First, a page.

“Suddenly having a husband home and underfoot can be a source of irritation. Since men’s friendships are very often concentrated around work or activities, the transition to retirement can place unwanted expectations for wives.”

Davey says one good strategy he heard from a retiring couple is they told friends and family that they were going to take the first three months of retirement just for themselves so they could fully “enjoy the honeymoon period of their retirement.”

The important thing is to make sure you realize that you still count, Schlossberg says. “When you retire, you can feel marginalized. Some people feel they no longer matter, but feeling that you matter, that you are appreciated and depending upon is important to experiencing a happy retirement.”

Based on interviews with more than 150 retirees, Schlossberg identified the following ways that people approach retirement:

Continuers who keep using existing skills and interests. They still use skills, interests and activities but modify them to fit retirement. “I am a continuer. I don’t teach or have a salary, but I still write and speak about things I’ve always been interested in.”

Adventurers who start entirely new endeavors. They see retirement as an opportunity to make daring changes in their lives. “I’m not talking about becoming mountain climbers, but these are people who start something new. For example, a bank teller might become a docent in a museum. An investigative reporter might become an artist. It is about adventures in new arenas.”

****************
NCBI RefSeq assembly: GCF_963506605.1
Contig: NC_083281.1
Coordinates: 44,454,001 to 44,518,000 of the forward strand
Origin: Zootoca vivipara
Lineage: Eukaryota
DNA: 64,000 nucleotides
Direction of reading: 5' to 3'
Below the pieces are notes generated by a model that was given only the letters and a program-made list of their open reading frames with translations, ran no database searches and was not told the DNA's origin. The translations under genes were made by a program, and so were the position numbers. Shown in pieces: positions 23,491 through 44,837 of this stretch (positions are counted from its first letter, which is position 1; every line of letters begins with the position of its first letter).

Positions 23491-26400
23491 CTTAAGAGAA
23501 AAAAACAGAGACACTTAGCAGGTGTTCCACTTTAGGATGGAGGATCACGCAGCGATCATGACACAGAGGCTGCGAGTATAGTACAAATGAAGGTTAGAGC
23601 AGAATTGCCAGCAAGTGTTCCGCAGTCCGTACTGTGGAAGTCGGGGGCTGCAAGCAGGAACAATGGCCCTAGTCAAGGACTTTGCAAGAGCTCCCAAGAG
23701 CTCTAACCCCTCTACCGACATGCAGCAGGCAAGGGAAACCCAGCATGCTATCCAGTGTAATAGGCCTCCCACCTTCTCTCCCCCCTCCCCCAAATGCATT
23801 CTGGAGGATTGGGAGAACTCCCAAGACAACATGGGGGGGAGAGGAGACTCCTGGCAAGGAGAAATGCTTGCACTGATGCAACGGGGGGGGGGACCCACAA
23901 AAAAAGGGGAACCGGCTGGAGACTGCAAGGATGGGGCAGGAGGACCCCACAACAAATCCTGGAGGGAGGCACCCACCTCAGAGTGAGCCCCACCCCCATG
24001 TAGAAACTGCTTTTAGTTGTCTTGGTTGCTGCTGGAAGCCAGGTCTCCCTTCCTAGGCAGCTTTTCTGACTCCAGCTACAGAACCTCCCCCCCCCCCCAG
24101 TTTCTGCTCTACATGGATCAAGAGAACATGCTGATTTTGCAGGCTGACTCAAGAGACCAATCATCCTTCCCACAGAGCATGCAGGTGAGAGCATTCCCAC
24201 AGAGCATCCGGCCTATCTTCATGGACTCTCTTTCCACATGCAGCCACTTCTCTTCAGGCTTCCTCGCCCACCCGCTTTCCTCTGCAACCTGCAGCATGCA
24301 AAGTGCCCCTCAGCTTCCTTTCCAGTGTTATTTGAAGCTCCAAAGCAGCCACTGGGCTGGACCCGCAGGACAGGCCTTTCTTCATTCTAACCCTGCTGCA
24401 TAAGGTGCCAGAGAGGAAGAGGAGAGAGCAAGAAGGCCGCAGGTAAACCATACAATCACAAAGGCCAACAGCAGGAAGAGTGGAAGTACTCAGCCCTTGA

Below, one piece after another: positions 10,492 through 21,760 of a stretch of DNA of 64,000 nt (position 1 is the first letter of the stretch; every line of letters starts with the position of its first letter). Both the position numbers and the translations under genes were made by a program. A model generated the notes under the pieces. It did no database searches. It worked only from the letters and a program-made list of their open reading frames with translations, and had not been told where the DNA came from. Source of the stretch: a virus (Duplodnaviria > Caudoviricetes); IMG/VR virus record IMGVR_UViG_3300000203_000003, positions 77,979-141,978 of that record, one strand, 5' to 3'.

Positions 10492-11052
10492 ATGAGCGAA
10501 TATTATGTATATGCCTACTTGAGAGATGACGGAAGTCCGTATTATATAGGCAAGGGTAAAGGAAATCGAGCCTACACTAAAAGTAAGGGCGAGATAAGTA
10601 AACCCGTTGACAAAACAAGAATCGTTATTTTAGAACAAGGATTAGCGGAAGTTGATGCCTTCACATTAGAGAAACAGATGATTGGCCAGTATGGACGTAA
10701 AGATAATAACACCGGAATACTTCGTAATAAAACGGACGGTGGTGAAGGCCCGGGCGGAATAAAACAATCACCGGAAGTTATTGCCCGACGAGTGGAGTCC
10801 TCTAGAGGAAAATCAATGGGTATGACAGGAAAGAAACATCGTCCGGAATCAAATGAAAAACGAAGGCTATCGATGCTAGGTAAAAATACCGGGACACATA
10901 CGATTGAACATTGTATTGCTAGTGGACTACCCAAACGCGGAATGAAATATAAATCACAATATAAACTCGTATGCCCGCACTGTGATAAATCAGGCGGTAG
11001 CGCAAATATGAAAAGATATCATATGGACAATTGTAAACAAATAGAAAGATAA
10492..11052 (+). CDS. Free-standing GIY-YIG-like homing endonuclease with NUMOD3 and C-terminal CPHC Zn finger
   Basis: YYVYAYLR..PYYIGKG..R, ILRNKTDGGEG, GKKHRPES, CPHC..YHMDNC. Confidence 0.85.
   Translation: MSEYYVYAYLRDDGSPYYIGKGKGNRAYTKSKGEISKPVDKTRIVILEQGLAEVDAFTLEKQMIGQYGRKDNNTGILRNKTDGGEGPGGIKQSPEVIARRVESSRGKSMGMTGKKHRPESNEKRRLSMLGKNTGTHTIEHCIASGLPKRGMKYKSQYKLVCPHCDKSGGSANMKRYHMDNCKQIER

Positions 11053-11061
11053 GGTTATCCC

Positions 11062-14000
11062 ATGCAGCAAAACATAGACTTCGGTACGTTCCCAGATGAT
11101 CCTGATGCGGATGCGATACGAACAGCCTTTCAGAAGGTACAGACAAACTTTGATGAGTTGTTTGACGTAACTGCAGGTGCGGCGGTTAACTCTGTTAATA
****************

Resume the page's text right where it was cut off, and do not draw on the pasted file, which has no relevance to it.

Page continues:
Searchers who explore new options through trial and error. This means you look into different activities. You talk to people in the fields you’re interested in. You volunteer for different projects or programs, and if you don’t like one, you try something else. This is much like what happens to many high school and college graduates who don’t know exactly what they want to do when they graduate, so they search and struggle to find their way, Schlossberg says.

Easy gliders who enjoy unscheduled time letting each day unfold. “They let the day unfold. Maybe they’ll babysit the grandkids one day. Maybe they’ll go to the movies. They may just hang out. They don’t have an agenda, and they are comfortable not having one.”

Involved spectators who care deeply about the world, but engage in less-active ways. This may be an art director who is retired but still goes to art museums, or a politician who is still a news junkie, she says.

Retreaters who take time out or disengage from life. There are two kinds of these folks: people who are couch potatoes and people who are taking time to figure out what to do.

“Many combine paths, and over time, one’s path might change,” Schlossberg says. “The point of looking at paths is to realize the many options for everyone during retirement.”

Klontz points out that baby boomers are the first generation to face the challenge of how to plan for a retirement lasting 25 to 30 years. To ease the passage, he suggests picturing a post-employment “psychological timeline.” What will you be doing, say, three years after you leave your job? Where will you be living? Who will you be spending time with? “You have to be very specific and realistic about your post-retirement lifestyle,” he says.